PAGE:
As Adan moves forward to the next chapter of his life, his support for college radio will not stop, as he feels it his duty to educate local artists on this great platform. “The biggest issue I see that Chicago artists have is not that your music isn’t good, it’s just that they aren’t reaching out to the right channels. The bigger radio stations in Chicago may not be putting on local artists all the time, so we all need to recognize that the other platforms are helping push the culture such UIC Radio, Columbia Radio, and more. We [College Radio Stations] believe in these artists, believe their quality, want them to blow up and recognize their value as a whole.” As for his advice for other fellow college radio hosts, Adan hopes they all continue to let the music to do the work. “For us [radio hosts] its all about understanding letting the music do the work, showcasing an artist's best work for our listeners and realizing the creative importance of what each individual local artists bring to the table.”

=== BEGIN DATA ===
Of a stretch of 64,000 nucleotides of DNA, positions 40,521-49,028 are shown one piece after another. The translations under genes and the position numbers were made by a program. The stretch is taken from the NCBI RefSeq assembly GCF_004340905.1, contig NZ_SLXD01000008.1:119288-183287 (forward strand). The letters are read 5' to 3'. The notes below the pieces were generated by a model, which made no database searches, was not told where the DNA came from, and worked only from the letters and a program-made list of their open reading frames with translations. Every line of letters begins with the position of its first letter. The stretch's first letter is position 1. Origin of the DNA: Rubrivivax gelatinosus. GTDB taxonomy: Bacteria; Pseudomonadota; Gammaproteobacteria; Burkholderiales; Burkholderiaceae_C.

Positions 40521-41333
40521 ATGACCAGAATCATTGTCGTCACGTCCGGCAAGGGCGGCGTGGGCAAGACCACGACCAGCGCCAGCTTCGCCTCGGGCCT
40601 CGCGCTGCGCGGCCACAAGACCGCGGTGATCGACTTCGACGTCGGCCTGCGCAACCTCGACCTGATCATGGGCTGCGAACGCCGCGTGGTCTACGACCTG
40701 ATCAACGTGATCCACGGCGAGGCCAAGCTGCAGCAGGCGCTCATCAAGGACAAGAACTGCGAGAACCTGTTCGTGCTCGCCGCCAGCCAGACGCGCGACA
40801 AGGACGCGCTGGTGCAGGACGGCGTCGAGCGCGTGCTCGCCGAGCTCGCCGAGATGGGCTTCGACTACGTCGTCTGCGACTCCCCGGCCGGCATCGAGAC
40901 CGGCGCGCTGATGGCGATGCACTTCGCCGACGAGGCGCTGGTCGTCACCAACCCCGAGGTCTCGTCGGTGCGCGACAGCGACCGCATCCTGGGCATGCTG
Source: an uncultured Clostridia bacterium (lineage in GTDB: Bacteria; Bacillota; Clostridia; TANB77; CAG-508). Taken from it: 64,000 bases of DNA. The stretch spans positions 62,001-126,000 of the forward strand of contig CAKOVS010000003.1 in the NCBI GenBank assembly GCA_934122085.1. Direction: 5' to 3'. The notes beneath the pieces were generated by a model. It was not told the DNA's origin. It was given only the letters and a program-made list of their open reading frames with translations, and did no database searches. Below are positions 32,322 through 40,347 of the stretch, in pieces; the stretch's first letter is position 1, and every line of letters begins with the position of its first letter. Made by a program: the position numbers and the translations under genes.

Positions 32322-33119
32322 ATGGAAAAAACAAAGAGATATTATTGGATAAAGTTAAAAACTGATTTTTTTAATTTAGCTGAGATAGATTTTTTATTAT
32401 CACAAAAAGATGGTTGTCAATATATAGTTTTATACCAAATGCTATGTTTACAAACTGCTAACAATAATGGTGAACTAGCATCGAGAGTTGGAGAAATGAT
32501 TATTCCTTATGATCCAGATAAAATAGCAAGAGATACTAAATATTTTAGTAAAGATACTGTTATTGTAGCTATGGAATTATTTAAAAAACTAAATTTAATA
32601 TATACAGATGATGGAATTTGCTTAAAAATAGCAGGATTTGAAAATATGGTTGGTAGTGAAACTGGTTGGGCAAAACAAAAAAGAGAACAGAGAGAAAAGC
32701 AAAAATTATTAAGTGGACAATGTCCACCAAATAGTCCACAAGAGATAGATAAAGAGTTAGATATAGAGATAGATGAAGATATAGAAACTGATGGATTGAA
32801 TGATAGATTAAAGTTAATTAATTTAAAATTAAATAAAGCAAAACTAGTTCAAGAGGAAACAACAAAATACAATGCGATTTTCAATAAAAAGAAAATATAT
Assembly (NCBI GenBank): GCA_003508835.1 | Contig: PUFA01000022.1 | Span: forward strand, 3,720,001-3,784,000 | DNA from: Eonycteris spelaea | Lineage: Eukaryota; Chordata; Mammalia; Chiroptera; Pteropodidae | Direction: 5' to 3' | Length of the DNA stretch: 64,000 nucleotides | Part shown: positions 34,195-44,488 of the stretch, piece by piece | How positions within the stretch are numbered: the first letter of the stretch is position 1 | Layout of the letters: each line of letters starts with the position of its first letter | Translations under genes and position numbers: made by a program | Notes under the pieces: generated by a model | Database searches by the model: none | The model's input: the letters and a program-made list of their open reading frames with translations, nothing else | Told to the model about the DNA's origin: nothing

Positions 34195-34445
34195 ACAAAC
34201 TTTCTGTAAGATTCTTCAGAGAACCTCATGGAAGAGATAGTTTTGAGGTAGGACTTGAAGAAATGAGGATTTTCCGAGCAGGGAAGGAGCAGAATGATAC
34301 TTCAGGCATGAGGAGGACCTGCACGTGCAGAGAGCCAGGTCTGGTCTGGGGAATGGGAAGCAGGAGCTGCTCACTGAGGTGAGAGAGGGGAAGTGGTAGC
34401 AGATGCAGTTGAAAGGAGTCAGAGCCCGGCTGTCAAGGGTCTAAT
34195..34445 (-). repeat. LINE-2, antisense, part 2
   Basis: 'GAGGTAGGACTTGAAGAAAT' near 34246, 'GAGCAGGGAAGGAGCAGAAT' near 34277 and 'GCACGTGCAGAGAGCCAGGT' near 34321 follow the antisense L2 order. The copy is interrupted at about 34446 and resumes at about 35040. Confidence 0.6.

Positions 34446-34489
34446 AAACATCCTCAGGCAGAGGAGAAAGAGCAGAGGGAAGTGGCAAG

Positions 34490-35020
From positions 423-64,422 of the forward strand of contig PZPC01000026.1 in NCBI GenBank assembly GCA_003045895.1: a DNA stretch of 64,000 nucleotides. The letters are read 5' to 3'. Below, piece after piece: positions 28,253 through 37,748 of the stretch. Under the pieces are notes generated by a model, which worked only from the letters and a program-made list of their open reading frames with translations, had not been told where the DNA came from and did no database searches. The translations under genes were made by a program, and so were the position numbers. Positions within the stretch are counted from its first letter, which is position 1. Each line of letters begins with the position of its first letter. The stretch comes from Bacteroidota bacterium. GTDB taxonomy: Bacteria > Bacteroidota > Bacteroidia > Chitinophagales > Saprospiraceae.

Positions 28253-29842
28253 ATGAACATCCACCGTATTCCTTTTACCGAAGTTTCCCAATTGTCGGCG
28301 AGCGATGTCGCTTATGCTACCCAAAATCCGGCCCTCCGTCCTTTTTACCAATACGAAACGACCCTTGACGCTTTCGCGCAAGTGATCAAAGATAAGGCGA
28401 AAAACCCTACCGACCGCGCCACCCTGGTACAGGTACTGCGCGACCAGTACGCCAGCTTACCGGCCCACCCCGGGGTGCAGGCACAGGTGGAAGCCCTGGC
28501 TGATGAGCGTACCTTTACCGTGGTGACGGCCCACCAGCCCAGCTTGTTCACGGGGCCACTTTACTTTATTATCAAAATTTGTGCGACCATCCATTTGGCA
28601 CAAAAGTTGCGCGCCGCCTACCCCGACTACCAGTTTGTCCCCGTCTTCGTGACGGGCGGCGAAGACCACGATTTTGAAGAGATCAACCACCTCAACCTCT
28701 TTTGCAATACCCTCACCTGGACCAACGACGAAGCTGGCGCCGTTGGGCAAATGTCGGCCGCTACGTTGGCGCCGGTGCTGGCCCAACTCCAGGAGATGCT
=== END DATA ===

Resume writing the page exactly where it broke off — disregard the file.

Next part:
The best news of all, Adan’s legacy will continue to live on as his show moves on to new hosts for the 2018/2019 year. “The 5th Element is going to stay at Radio Depaul and I was able to get two young hosts to take it to the next level.” Aside from keeping tabs on the College Radio scene, Adan hopes that everybody who wants to get involved in the scene takes the leap as he did into creating some type of platform. “If you’re thinking about getting involved, just do it. It’s easy to make a podcast; there are opportunities out there for everyone. The audience is there, find your niche and market it. I just want positive things to happen for everybody and I continue to live behind Nas quote, ‘Beyond the walls of intelligence, life is defined’”. Adan may have moved on to his next chapter of life from Radio DePaul, but his influence will continue to live on for years to come in Chicago.